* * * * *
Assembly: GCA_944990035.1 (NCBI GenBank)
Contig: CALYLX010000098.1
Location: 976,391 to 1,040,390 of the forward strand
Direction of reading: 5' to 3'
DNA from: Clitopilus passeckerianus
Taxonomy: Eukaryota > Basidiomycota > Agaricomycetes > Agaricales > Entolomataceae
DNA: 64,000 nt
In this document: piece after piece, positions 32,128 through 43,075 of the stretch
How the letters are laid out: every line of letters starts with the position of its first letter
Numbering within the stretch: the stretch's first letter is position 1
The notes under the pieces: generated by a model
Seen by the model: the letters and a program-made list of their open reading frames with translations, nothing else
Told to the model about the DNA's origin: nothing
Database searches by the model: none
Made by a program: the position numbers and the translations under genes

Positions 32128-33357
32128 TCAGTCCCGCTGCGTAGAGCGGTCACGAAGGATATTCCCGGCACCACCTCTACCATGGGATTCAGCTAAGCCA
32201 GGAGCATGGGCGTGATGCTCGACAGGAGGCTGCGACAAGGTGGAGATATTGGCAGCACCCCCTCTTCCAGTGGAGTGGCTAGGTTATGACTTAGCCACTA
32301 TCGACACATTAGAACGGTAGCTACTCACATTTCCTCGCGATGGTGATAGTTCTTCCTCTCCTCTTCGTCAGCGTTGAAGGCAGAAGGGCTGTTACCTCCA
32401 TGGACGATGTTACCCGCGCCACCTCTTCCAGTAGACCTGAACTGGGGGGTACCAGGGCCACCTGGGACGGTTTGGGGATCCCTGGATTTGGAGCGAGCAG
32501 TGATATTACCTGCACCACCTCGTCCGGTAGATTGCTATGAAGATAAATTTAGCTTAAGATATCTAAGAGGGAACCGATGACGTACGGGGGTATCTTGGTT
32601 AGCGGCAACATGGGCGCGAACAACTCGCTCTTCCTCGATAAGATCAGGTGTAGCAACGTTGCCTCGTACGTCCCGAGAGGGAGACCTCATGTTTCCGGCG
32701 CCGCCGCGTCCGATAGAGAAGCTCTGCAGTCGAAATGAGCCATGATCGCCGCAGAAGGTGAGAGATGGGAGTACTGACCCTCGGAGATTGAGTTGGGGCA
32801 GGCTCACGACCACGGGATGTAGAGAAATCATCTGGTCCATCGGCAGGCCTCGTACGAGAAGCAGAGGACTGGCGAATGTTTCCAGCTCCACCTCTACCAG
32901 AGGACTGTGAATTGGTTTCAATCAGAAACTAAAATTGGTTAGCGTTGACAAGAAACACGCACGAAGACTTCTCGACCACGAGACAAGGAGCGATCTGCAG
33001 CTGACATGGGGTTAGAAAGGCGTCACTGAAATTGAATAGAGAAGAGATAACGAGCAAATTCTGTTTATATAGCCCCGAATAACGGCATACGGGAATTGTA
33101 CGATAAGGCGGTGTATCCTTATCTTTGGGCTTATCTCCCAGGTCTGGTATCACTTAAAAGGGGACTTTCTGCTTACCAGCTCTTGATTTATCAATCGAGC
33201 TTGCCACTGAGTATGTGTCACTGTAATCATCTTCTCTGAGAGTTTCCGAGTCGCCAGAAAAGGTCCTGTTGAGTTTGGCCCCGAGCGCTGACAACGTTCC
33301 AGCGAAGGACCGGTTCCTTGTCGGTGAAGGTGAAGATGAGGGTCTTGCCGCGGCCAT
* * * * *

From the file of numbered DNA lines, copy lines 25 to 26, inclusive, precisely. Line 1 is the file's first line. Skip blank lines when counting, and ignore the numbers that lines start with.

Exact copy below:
32901 AGGACTGTGAATTGGTTTCAATCAGAAACTAAAATTGGTTAGCGTTGACAAGAAACACGCACGAAGACTTCTCGACCACGAGACAAGGAGCGATCTGCAG
33001 CTGACATGGGGTTAGAAAGGCGTCACTGAAATTGAATAGAGAAGAGATAACGAGCAAATTCTGTTTATATAGCCCCGAATAACGGCATACGGGAATTGTA